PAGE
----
To the Editor.
—Infections in patients with AIDS often represent challenging diagnostic problems, and all the means of obtaining diagnostic clues must be actively pursued.We recently saw a patient with AIDS and Kaposi's sarcoma who was admitted to the hospital because of high fever of one month's duration, weight loss, and abdominal pain. Prior to the onset of these symptoms, intermittent diarrhea had been present for two months. Before admission, stool examination revealed cysts of Giardia lamblia and Entamoeba histolytica. On admission, his temperature was 39 °C, his BP was 120/70 mm Hg, and his heart rate was 120 beats per minute. His skin showed the violaceous maculopapular and nodular lesions characteristic of Kaposi's sarcoma. The abdomen was distended with diminished bowel sounds and pronounced tenderness in the right upper quadrant. Hepatosplenomegaly was present. Laboratory investigation results were as follows: hemoglobin, 8.8 g/dL; WBCs, 1,800/cu mm; platelet count, 150,000/cu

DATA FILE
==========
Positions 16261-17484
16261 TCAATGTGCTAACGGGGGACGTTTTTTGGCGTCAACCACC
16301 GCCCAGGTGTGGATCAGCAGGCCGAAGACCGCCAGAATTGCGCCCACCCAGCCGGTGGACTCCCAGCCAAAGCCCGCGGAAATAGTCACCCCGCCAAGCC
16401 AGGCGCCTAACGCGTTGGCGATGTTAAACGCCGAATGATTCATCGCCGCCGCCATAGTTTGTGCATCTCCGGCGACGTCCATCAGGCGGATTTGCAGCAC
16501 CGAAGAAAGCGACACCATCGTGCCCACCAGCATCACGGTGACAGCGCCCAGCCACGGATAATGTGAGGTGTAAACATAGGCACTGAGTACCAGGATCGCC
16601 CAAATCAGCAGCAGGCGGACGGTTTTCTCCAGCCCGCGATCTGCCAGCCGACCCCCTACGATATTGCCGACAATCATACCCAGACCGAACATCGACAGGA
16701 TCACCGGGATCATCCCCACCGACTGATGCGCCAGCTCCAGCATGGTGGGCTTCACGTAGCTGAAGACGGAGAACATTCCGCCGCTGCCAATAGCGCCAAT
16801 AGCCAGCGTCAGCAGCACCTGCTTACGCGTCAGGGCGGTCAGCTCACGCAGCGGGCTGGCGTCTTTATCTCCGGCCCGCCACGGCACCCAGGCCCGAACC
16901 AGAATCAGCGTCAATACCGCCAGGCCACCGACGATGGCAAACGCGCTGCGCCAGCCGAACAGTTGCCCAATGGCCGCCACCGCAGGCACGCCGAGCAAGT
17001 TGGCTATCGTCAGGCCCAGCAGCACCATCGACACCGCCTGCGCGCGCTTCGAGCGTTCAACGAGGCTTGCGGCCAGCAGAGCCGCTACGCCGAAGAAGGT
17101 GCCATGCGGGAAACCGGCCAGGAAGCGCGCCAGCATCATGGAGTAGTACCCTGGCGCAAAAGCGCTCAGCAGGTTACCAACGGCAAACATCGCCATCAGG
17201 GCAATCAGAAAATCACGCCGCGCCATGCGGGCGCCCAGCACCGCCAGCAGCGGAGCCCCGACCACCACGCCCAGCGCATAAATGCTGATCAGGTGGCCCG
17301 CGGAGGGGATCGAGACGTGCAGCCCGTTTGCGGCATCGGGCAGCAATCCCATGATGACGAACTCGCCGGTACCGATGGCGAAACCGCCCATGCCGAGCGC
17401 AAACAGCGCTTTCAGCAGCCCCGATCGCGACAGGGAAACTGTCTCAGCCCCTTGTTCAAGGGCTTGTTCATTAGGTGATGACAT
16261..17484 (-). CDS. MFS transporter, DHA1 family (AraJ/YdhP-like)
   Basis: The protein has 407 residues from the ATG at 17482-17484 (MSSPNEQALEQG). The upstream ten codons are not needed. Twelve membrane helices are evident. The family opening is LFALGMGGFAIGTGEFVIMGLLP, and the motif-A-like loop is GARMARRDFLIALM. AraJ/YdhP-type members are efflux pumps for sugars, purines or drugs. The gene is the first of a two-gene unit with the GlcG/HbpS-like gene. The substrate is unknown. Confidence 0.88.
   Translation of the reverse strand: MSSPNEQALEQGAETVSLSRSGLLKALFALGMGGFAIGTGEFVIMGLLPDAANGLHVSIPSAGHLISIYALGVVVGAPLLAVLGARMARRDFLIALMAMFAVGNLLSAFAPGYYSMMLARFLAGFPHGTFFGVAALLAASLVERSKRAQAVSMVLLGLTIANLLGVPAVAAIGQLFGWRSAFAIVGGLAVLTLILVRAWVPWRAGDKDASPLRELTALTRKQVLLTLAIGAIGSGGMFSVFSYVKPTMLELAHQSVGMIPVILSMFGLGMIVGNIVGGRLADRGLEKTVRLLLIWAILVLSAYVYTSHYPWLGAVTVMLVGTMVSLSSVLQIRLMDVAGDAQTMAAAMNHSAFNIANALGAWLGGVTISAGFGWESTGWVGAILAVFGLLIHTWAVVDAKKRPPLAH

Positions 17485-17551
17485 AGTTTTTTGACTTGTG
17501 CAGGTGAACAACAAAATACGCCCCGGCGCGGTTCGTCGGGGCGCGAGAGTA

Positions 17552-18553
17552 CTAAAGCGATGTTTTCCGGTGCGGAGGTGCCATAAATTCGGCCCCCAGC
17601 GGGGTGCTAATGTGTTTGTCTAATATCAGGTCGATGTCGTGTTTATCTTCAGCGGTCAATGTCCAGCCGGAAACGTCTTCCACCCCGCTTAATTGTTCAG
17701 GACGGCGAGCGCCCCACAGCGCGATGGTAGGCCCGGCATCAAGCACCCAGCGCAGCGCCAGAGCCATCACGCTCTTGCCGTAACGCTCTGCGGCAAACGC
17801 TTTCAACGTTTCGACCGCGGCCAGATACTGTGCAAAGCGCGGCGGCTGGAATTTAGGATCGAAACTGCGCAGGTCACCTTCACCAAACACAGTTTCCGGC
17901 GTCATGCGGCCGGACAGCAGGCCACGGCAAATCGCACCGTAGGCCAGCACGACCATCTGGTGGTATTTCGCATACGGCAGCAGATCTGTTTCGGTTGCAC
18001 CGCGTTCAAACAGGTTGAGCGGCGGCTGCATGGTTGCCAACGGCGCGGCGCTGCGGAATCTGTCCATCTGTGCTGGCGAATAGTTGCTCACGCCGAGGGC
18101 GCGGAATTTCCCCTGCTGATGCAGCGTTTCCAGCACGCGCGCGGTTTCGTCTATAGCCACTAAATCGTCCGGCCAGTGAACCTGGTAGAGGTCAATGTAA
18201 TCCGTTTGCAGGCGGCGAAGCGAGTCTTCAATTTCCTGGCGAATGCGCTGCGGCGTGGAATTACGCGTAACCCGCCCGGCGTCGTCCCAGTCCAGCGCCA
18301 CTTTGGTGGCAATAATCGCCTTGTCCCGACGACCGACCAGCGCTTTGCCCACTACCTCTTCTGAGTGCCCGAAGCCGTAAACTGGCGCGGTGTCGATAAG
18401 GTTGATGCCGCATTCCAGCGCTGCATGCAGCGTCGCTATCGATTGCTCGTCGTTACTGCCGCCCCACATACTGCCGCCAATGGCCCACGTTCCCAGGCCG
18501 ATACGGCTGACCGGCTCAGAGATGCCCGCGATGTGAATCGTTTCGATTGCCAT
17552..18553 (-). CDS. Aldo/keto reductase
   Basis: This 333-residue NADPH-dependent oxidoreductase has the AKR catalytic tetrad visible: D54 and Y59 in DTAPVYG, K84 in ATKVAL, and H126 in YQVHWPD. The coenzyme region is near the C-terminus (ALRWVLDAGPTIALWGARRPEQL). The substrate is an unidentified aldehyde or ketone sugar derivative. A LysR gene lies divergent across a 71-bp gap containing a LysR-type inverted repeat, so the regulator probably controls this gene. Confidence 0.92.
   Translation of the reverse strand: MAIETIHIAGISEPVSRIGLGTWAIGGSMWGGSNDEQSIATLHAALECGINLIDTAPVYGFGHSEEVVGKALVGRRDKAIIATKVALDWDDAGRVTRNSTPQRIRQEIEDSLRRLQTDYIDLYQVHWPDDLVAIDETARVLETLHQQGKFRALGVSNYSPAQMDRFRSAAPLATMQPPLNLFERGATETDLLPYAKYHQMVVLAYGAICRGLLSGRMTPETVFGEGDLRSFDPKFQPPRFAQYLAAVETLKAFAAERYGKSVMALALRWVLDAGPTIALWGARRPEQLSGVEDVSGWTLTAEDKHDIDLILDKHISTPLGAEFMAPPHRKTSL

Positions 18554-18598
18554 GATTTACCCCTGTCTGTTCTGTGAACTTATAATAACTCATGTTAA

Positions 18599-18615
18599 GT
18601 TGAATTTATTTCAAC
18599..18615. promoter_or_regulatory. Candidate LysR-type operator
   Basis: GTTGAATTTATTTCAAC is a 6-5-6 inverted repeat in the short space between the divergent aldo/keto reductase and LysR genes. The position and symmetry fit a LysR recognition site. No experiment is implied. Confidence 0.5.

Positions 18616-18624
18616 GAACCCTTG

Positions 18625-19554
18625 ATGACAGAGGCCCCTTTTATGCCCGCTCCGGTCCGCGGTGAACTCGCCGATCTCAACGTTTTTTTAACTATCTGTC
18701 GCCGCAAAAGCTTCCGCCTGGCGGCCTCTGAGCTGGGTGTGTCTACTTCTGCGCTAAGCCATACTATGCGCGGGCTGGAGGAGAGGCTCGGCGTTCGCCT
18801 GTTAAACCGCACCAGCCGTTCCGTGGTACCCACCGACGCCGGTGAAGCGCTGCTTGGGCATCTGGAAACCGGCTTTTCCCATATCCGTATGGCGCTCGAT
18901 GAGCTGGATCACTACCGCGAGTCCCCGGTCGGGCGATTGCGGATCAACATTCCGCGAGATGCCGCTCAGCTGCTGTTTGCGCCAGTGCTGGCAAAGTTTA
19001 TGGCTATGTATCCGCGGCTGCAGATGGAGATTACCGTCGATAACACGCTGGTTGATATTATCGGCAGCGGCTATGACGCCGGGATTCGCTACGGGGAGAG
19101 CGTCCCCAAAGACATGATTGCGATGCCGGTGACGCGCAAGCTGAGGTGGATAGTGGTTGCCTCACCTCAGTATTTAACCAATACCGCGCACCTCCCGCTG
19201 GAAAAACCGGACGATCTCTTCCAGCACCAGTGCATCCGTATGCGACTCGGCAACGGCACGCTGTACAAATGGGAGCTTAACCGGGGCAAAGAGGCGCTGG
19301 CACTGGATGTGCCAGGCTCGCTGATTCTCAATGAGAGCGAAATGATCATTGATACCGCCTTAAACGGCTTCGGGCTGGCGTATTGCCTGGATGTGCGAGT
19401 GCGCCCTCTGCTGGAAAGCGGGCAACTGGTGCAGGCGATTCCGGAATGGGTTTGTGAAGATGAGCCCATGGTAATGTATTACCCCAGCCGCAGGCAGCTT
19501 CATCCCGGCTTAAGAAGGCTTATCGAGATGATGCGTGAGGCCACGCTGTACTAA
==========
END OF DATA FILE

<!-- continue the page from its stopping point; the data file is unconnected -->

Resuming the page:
Pasternak J, Bolivar R. Bone Marrow Examination and Culture in the Diagnosis of Acquired Immunodeficiency Syndrome (AIDS). Arch Intern Med. 1983;143(7):1495. doi:10.1001/archinte.1983.00350070223047
Coronavirus Resource Center
Customize your JAMA Network experience by selecting one or more topics from the list below.
Create a personal account or sign in to: